Monthly Archives: February 2010

Diary of a Struggling Writer – Query Letter

Some of you may know that I have been working on a YA novel for some time now. My novel, Sublime, now stands complete, and I am querying agents in order to seek representation. I am one of many, and I know the road to getting published won’t be easy. But I have always been one determined, little girl. This year has been nuts—-getting married, running two clubs, teaching at both the middle school and college level, and winning Teacher of the Year. And now to drive myself to exhaustion, I will post regularly here to Novel Novice to describe my experiences in this unknown wilderness.

I intend to keep the wonderful NN supporters updated about everything from agent rejections, querying, and hopefully finding a publisher. I will even post some of my manuscript, and ask for your advice (cause who knows YA better than the fans of Novel Novice?). I have even begun work on creating a book trailer for my novel.

For my first entry, I will post my query letter. Don’t know what a query is? It’s a plea for someone to take pity on your work, and help you find a publisher. Basically: Dear Agent – Please notice me. Agents read hundreds, maybe thousands, or queries each year. Most queries receive the generated rejection letter: your work did not grab my attention, your work was not right for me, or they get no response at all. Occasionally, one will get a requests for a partial (meaning they want to read a portion of your manuscript), and hopefully this will be followed by a request for a full. But don’t get too excited when that happens fellow writers, my first request for a full was rejected. And so on I go……

Below you will find my query letter, as well as some sites that I have found useful when composing my query.

My agent stats for Feb are as follows: 1 request for a partial then request for a revision and re-submit, 1 request for a partial, and 2 rejections.

Dear Agent,

Tess, 16, is forced to watch her sister die in childbirth. The government claims she must watch in order to understand her world’s most vital lesson: she is part of a dying species, and there is no hope for salvation.

After the Miles incident, a violent display of desperation from a people left disillusioned by the economic and political turmoil of their country, the rights of the individual were traded away. Books and music were outlawed. Families forced from their homes were moved into government compounds. The chosen ones were created.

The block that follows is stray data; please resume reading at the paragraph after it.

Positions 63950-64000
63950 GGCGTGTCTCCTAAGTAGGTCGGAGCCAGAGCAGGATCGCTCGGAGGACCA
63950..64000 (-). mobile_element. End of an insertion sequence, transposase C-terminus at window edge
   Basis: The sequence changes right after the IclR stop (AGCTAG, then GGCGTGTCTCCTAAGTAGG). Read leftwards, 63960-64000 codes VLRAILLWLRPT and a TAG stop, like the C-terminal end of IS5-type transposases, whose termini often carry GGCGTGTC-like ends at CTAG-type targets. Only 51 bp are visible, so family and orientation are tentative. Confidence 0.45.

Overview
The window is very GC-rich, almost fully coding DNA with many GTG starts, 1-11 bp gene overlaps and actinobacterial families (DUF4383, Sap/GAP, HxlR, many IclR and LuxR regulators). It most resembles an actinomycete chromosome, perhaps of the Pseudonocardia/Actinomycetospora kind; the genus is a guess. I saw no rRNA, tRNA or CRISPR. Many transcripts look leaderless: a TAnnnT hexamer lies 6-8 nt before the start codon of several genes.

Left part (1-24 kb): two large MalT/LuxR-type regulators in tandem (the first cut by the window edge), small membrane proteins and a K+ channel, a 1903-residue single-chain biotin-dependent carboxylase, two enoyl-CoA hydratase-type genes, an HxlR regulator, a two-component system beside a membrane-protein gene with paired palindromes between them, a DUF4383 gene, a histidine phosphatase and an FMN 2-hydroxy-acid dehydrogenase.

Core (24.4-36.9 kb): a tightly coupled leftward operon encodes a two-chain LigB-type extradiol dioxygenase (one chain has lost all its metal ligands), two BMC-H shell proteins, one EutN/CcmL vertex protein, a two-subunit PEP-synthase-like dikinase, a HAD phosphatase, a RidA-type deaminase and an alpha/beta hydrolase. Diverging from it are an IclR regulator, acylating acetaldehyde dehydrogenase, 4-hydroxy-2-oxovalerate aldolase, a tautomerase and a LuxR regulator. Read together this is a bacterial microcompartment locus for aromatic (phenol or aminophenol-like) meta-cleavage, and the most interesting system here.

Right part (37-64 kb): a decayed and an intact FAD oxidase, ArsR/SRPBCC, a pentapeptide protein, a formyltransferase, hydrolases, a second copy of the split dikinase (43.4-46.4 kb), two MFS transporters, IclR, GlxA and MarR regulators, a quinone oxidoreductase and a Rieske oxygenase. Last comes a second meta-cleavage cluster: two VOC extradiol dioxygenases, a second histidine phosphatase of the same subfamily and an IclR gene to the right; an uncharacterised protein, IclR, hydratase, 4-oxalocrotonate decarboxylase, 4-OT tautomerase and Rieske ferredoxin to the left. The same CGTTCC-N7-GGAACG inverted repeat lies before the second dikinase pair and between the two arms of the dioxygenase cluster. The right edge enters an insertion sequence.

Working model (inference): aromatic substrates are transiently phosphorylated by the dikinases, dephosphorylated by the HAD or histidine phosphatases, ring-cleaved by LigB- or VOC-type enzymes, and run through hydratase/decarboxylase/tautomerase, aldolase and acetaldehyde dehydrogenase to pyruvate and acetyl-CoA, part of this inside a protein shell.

The chosen ones, genetically engineered humans, were created to protect the dying species. When Tess is assigned to work at Templeton, a training center for young, male chosen ones, she begins to discover the propaganda her government has fed her is nothing but lies. Templeton becomes a place of danger.

The chosen ones were created to defile and abuse the naturals as their species dies out. To make matters worse, the one person Tess comes to trust is part of the very species created to aid in her demise.

Sublime is a completed YA novel with a word count of 67,000. It is a coming of age story about first love, discovering one’s sexuality, and fighting for a sense of self in a dystopian society.

Below you will find the first 250 words of my manuscript.
Thank you for your time,
Tiffany Truitt

The panic attacks kept happening.

I heard my sister’s screams coming from inside the infirmary. The broken chair, discarded and forgotten, clung to me as much as I clung to it. It seemed funny I should feel more connection to the fragile, useless chair than to the woman screaming in the other room.


It’s not that I did not want to feel something for the woman. I just could not convince myself too. She had left me long ago.


If I made her a villain, I would never have to miss her.

My sister was dying. I would watch her die not in the comfort of a happy home, but in the compound, a place we were forced to live after the incident. We were like cattle trapped behind a fence.

I heard my name whispered faintly among the mutinous, erratic beats of my heart. A name whispered amongst a battlefield of dying men.

Dying women.

The women kept dying. The government could not explain why. Sure, they could cure cancer and AIDS, but they could not keep women from dying in childbirth. They could not save the female naturals. That is what they called us because we were conceived the old fashion way.

Helpful sites for writing queries:

Writing a Query Letter

Query Letter Mad Lib

Make sure to check our all entries under our Authors tab!

This week’s NYT best sellers

Is Lauren Conrad still No. 1 on The New York Times best sellers list? Yep. See who else made the cut:

This Week   Weeks on List
1 SWEET LITTLE LIES, by Lauren Conrad. (Harper/HarperCollins, $17.99.) The heroines of “L.A. Candy” in a new Hollywood story. (Ages 14 and up) 3
2 PERCY JACKSON AND THE OLYMPIANS (THE ULTIMATE GUIDE), written by Mary-Jane Knight. Designed by Philip Chidlow. (Disney-Hyperion, $12.99.) Gods, beasts and practical tips for children with an immortal parent, based on the series by Rick Riordan. (Ages 10 and up) 5
3 THE HUNGER GAMES, by Suzanne Collins. (Scholastic, $17.99.) In a dystopian future, a girl fights for survival on live TV. (Ages 12 and up) 76
4 CATCHING FIRE, by Suzanne Collins. (Scholastic, $17.99.) The protagonist of “The Hunger Games” returns. (Ages 12 and up) 25
5 FALLEN, by Lauren Kate. (Delacorte, $17.99.) Thwarted love among misfits at boarding school. (Ages 12 and up) 11
6 ALICE’S ADVENTURES IN WONDERLAND, by Lewis Carroll. Illustrated by Camille Rose Garcia. (Collins Design/HarperCollins, $16.99.) Down the rabbit-hole again, with new illustrations. (Ages 9 to 12) 3
7 WITCH AND WIZARD, by James Patterson and Gabrielle Charbonnet. (Little, Brown, $17.99.) Brother and sister flex their newfound powers. (Ages 12 and up) 10
8 SHIVER, by Maggie Stiefvater. (Scholastic Press/Scholastic, $17.99.) Love among the lupine. (Ages 12 and up) 28